As for payment processors and alternative payment methods, Morris said, “some of them are slow to offer it. I just don’t think they see it as mainstream enough. Adding any more complexity to it is not something they can stomach.”

Before Google entered the space, PayPal was often incorrectly seen as something just for AOL users, Morris said. Google is also not quite the same as the other services because “it’s not just payment. It’s the whole checkout process,” he said.

Looking at the dollars spent by those alternative payment services, Morris said BillMeLater users often spend more than the usual credit card user because it’s seen as a credit float. PayPal users typically spend less money than the typical credit card purchase because of the nature of the consumers who typically use such a service, including a lot of younger consumers.


One Comment | Read E-Commerce Credit Card Alternatives Soaring In Popularity

  1. Ryan T Says:

    Every time I read an article from a US based publication regarding alternative payments the only ones mentioned are PayPal, Google Checkout and BillMeLater. There are dozens of other more popular “alternatives” to cards. For instance of all e-commerce payments in Germany only about 20% are card based and none of the above “alternatives” are used regularly there.


StorefrontBacktalk delivers the latest retail technology news & analysis. Join more than 60,000 retail IT leaders who subscribe to our free weekly email. Sign up today!

Most Recent Comments

Why Did Gonzales Hackers Like European Cards So Much Better?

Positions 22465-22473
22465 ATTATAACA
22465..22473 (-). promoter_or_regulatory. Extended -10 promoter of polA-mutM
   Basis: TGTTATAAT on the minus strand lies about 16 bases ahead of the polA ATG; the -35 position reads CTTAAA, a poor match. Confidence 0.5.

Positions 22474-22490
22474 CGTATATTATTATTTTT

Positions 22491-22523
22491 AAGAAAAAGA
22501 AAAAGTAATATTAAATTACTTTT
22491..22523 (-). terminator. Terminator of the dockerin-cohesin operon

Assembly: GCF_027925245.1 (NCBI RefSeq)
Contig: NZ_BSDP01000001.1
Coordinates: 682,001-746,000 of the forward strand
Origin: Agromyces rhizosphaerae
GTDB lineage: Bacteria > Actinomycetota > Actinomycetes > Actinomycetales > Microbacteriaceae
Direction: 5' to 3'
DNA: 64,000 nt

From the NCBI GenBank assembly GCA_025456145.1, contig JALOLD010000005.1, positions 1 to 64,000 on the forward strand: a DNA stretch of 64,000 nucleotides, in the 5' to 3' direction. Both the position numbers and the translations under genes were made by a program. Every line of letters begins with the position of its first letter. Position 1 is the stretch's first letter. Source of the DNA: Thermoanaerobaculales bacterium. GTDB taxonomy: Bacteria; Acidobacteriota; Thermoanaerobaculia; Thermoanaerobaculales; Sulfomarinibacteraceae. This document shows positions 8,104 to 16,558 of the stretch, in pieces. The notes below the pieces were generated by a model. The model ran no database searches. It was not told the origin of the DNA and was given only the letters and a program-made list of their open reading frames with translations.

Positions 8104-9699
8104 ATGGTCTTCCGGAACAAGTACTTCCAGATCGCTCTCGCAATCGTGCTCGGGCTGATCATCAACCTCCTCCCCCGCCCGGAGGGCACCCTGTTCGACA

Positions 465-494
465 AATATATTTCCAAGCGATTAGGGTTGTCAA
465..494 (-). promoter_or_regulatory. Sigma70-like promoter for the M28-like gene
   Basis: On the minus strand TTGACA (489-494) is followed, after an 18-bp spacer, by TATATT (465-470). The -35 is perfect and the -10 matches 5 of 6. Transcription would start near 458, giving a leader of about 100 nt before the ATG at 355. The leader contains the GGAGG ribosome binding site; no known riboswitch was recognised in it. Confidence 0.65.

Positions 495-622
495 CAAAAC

I am still unclear about the core point here-- why higher value of European cards. Supply and demand, yes, makes sense. But the fact that the cards were chip and pin (EMV) should make them less valuable because that demonstrably reduces the ability to use them fraudulently. Did the author mean that the chip and pin cards could be used in a country where EMV is not implemented--the US--and this mis-match make it easier to us them since the issuing banks may not have as robust anti-fraud controls as non-EMV banks because they assumed EMV would do the fraud prevention for them Read more...
Two possible reasons that I can think of and have seen in the past - 1) Cards issued by European banks when used online cross border don't usually support AVS checks. So, when a European card is used with a billing address that's in the US, an ecom merchant wouldn't necessarily know that the shipping zip code doesn't match the billing code. 2) Also, in offline chip countries the card determines whether or not a transaction is approved, not the issuer. In my experience, European issuers haven't developed the same checks on authorization requests as US issuers. So, these cards might be more valuable because they are more likely to get approved. Read more...
A smart card slot in terminals doesn't mean there is a reader or that the reader is activated. Then, activated reader or not, the U.S. processors don't have apps certified or ready to load into those terminals to accept and process smart card transactions just yet. Don't get your card(t) before the terminal (horse). Read more...
The marketplace does speak. More fraud capacity translates to higher value for the stolen data. Because nearly 100% of all US transactions are authorized online in real time, we have less fraud regardless of whether the card is Magstripe only or chip and PIn. Hence, $10 prices for US cards vs $25 for the European counterparts. Read more...
@David True. The European cards have both an EMV chip AND a mag stripe. Europeans may generally use the chip for their transactions, but the insecure stripe remains vulnerable to skimming, whether it be from a false front on an ATM or a dishonest waiter with a handheld skimmer. If their stripe is skimmed, the track data can still be cloned and used fraudulently in the United States. If European banks only detect fraud from 9-5 GMT, that might explain why American criminals prefer them over American bank issued cards, who have fraud detection in place 24x7. Read more...

Our apologies. Due to legal and security copyright issues, we can't facilitate the printing of Premium Content. If you absolutely need a hard copy, please contact customer service.